Second-site suppressors can be either proximal or distal to the mutation site. Virtually all suppressors identified in the study (for CcdB) increased the thermal stability relative to the original parent inactive mutant. Proximal suppressors are likely to ameliorate packing defects and hence restore stability. These have previously been reported to restore activity (Machingo et al., 2001), increase thermal stability and restore packing (Pakula and Sauer, 1989). Residues distant from the site have previously been found to function by either increasing global thermodynamic stability (Araya et al., 2012; Bershtein et al., 2008; Pakula and Sauer, 1989), increasing activity relative to the wild type protein without any substantial increase in stability (Hecht and Sauer, 1985) or improving foldability without much effect on the thermodynamic stability (Sideraki et al., 2001). In the present study, local suppressors could be obtained for each of the five parent inactive mutants in CcdB and five of six parent inactive mutants in DgkA, regardless of the location and nature of the parent inactive mutant. The distal suppressor R10G in CcdB increased the Tm by 8oC, relative to WT CcdB (Supplementary file 2) which rescues the destabilized mutant L36A.

Global suppressors have been shown to often comprise of consensus/ancestral mutations (Bershtein et al., 2008). We analyzed the consensus/ancestral mutations for CcdB. The consensus sequence was obtained from a multiple sequence alignment of 350 homologs using MATLAB and the ancestral sequence was obtained using the FastML server (Ashkenazy et al., 2012). The likely global suppressors we obtained in the present study are R10G and E11(R/K/P). At R10 the ancestral and consensus amino acids are P and R respectively and at E11 they are A and N respectively. Hence, at least for these two positions, the ancestral/consensus amino acids were different from the experimentally obtained suppressors. Further experiments are required to ascertain whether the ancestral/consensus amino acids will also act as global suppressors.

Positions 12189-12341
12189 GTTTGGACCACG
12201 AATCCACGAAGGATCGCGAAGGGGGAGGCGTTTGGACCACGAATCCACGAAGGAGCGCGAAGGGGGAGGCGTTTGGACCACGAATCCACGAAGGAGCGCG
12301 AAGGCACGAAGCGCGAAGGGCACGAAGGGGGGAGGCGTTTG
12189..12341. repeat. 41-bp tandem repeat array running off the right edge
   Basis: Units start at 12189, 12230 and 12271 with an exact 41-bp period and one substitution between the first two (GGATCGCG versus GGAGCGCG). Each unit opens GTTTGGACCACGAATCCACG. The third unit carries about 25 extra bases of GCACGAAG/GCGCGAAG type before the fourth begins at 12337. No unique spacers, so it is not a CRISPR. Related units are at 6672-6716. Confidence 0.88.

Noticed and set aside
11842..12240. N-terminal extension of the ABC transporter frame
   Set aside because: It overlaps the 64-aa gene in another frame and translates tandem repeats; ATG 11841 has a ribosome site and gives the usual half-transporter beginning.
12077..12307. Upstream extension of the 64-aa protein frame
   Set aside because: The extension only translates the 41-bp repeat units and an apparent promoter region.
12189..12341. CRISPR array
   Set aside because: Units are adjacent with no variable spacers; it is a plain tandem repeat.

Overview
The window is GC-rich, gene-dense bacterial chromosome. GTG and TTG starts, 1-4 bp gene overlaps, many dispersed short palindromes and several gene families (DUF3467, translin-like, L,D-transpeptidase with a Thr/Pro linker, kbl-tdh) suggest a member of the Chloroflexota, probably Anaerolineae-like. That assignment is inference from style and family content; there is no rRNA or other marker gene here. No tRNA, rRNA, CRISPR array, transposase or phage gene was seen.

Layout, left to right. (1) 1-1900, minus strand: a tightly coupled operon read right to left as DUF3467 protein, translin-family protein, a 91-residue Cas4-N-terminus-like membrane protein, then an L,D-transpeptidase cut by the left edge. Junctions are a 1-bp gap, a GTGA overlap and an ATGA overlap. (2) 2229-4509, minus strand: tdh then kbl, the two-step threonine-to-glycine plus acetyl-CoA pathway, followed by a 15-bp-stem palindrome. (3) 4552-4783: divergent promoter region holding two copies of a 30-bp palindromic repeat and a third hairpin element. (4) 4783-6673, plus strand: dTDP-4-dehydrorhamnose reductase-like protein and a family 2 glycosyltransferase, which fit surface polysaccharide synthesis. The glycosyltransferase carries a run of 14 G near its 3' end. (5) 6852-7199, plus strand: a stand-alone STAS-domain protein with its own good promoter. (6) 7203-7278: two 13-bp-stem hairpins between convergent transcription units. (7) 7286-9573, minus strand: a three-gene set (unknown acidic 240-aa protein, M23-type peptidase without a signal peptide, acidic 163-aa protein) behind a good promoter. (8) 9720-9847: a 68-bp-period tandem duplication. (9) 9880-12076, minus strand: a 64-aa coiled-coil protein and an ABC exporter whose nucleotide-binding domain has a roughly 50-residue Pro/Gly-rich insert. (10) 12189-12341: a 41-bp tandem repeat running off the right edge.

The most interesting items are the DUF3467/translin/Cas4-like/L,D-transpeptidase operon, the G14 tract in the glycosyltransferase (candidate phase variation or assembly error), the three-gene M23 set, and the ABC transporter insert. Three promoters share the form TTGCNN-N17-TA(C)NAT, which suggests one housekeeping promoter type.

Advances in the field of protein structure prediction integrate various computational approaches with distance restraints derived from cross-linking experiments and mass spectrometry (Young et al., 2000), sparse NOE data (Bowers et al., 2000; Li et al., 2003; Thompson, et al., 2012), residual dipolar coupling data (Haliloglu et al., 2003; Qu et al., 2004), chemical shift data (Shen et al., 2008) from NMR experiments, co-varying residues identified from statistical analysis of genomic data (Hopf et al., 2012; Jones et al., 2012; Ovchinnikov et al., 2014; Ovchinnikov et al., 2015; Sulkowska, et al., 2012) to determine structure. The combination of site-directed mutagenesis or doped oligonucleotide based synthetic library generation strategies with deep sequencing has expanded our understanding of sequence, structure, function relationships (Tripathi and Varadarajan, 2014). High resolution mutational analyses using single-site saturation mutagenesis have facilitated understanding the influence of each residue on a protein’s structure, stability, activity, specificity and fitness (Adkar et al., 2012; Fowler et al., 2010; Roscoe et al., 2013; Tripathi and Varadarajan, 2014). Expanding this landscape by integrating spatial constraints isolated from paired mutational phenotypes can greatly advance our efforts to construct highly accurate structural models especially where evolutionary information is sparse, because of the paucity of homologous sequences. Unbiased examination of all pairwise mutant combinations is currently not feasible because the large library size cannot easily be sequenced at sufficient depth using deep sequencing (100C× 400 or 2 × 106 for a 100 residue protein [Tripathi and Varadarajan, 2014]). However, with continuous improvements in deep sequencing and mutant generation technologies this is likely to change soon. The methodology outlined here can be similarly applied to any protein or protein complex where mutation can be coupled to a phenotypic readout. In the two systems studied here, we identified intramolecular suppressors of core packing defects, and active-site mutants were excluded from the set of parent inactive mutants. However, a similar approach can be used to obtain structural information on biomolecular protein:protein complexes. In this case, single-site saturation mutagenesis libraries at active-site residues of one partner would be screened against parent inactive mutants located, at active-site residue of the other partner to identify inter-molecular suppressors. These in turn would provide constraints to build structural models of the complex.